OSHA issued a direct final rule last week (May 4) that makes changes in the beryllium standard for general industry as it applies to processes, operations, or areas where workers may be exposed to materials containing less than 0.1 percent beryllium by weight. The direct final rule clarifies the definitions of Beryllium Work Area, emergency, dermal contact, and beryllium contamination, and it clarifies provisions for disposal and recycling.
The agency said the direct final rule will become effective on July 4, 2018, unless it receives significant adverse comments by June 4.
Beryllium is a strong, lightweight metal used in electronics and the defense industry, among others. Beryllium is an essential ingredient within most modern industrial workflows. The metal is sturdier than steel and lighter than aluminum, giving it an ideal strength-to-weight ratio. It also boasts a high melting point and facilitates optimal electrical conductivity. Accordingly, demand for the metal is consistently high. In all, American companies consumed 310 metric tons of beryllium that year, marking the fifth year in a row that consumption outpaced domestic production.
While beryllium serves an important purpose within the U.S. industrial sector, overexposure can cause serious health risks, including incurable chronic beryllium disease and lung cancer. The alloy is hazardous to workers and can cause serious medical complications if inhaled or touched. Employees that either inhale beryllium or come into contact with the metal develop a condition called beryllium sensitization, which is characterized by an immunological response that can, in turn, lead to the development of a long-term illness called chronic beryllium disease, according to the Centers for Disease Control and Prevention. A number of serious symptoms accompany this condition, including fatigue, fever, joint pain, shortness of breath and weakness. Individuals with CBD are also at an increased risk for developing lung cancer.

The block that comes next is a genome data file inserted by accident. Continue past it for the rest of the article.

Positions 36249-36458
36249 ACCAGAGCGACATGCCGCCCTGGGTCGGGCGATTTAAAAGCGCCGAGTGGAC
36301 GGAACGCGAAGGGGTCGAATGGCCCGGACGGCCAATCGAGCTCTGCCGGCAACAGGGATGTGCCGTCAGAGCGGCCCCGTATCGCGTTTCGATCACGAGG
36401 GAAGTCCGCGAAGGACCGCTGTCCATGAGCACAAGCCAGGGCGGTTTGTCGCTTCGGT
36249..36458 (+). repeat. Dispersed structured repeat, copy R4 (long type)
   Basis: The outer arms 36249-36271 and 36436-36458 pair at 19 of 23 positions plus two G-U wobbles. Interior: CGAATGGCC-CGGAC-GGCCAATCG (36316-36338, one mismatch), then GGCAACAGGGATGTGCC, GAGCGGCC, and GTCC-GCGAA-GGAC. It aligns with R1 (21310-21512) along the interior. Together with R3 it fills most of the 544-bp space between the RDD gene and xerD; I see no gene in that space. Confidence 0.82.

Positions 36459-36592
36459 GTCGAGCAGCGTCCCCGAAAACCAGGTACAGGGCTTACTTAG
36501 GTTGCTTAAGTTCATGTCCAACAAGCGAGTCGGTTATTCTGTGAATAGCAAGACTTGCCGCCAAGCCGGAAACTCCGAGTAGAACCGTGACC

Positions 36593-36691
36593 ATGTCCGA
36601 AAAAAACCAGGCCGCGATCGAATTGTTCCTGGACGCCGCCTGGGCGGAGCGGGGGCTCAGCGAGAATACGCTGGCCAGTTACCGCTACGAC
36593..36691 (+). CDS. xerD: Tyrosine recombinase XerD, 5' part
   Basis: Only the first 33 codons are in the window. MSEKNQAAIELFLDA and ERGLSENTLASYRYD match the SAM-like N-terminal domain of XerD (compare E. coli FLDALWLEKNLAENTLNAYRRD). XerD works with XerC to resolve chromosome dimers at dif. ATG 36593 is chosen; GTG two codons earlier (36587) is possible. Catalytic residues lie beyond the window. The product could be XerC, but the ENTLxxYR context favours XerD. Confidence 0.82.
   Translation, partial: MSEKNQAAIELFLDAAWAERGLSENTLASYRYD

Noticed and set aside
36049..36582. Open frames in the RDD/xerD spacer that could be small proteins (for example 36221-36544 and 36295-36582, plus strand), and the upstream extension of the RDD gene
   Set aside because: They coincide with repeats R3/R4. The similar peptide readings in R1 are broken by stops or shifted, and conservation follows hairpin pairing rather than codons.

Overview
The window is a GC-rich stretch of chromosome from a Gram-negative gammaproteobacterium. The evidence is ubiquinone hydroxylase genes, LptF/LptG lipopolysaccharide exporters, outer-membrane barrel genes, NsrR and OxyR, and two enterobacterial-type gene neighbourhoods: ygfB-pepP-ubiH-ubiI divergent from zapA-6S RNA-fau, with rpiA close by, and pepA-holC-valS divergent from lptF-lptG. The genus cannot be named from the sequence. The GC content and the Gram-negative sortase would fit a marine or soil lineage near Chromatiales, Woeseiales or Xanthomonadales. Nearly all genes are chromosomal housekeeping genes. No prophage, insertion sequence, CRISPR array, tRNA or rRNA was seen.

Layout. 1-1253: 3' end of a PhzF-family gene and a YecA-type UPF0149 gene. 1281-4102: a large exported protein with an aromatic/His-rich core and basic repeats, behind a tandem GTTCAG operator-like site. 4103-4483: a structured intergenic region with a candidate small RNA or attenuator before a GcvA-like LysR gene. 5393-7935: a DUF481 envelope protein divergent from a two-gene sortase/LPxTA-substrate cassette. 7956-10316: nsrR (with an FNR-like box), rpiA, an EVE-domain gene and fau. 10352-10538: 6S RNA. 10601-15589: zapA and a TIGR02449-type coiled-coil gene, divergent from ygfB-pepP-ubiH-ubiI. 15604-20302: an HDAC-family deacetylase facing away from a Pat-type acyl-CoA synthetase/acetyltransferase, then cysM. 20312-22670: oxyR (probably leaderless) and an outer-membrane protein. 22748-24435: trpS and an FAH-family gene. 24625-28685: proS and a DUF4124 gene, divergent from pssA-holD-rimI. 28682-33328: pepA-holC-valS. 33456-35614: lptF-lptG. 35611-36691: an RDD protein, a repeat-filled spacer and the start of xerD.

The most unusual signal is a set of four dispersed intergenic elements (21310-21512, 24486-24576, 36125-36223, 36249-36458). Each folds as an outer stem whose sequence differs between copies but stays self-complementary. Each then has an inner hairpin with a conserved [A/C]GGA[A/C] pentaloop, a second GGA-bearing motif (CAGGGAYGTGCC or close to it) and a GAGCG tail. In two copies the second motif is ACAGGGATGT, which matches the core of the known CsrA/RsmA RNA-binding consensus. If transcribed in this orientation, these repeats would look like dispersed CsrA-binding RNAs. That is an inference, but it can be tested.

Unfortunately, a significant number of industrial workers regularly work with or near beryllium, according to OSHA. An estimated 62,000 employees work in environments where the dust or gaseous residue from the metal is present.
The agency has projected that the updated regulations will save 90 lives from beryllium-related disease and prevent 46 new cases of chronic beryllium disease each year. These safety and health improvements, it speculated, would lead more than $560 million in annual savings.
While rates of BSD and beryllium-related lung cancer have remained relatively stable for decades, OSHA felt the need to more effectively address the risk and, in 2015, initiated rulemaking proceedings centered on the metal. Following input from industry stakeholders and safety experts, the agency rolled out renewed beryllium regulations in January 2017. This final rule included numerous new provisions, including:
Using RedVector safety training courses, employees can learn to recognize and prevent at-risk conditions or behavior before they lead to an incident, and managers can track progress to ensure safety awareness is continuously improving.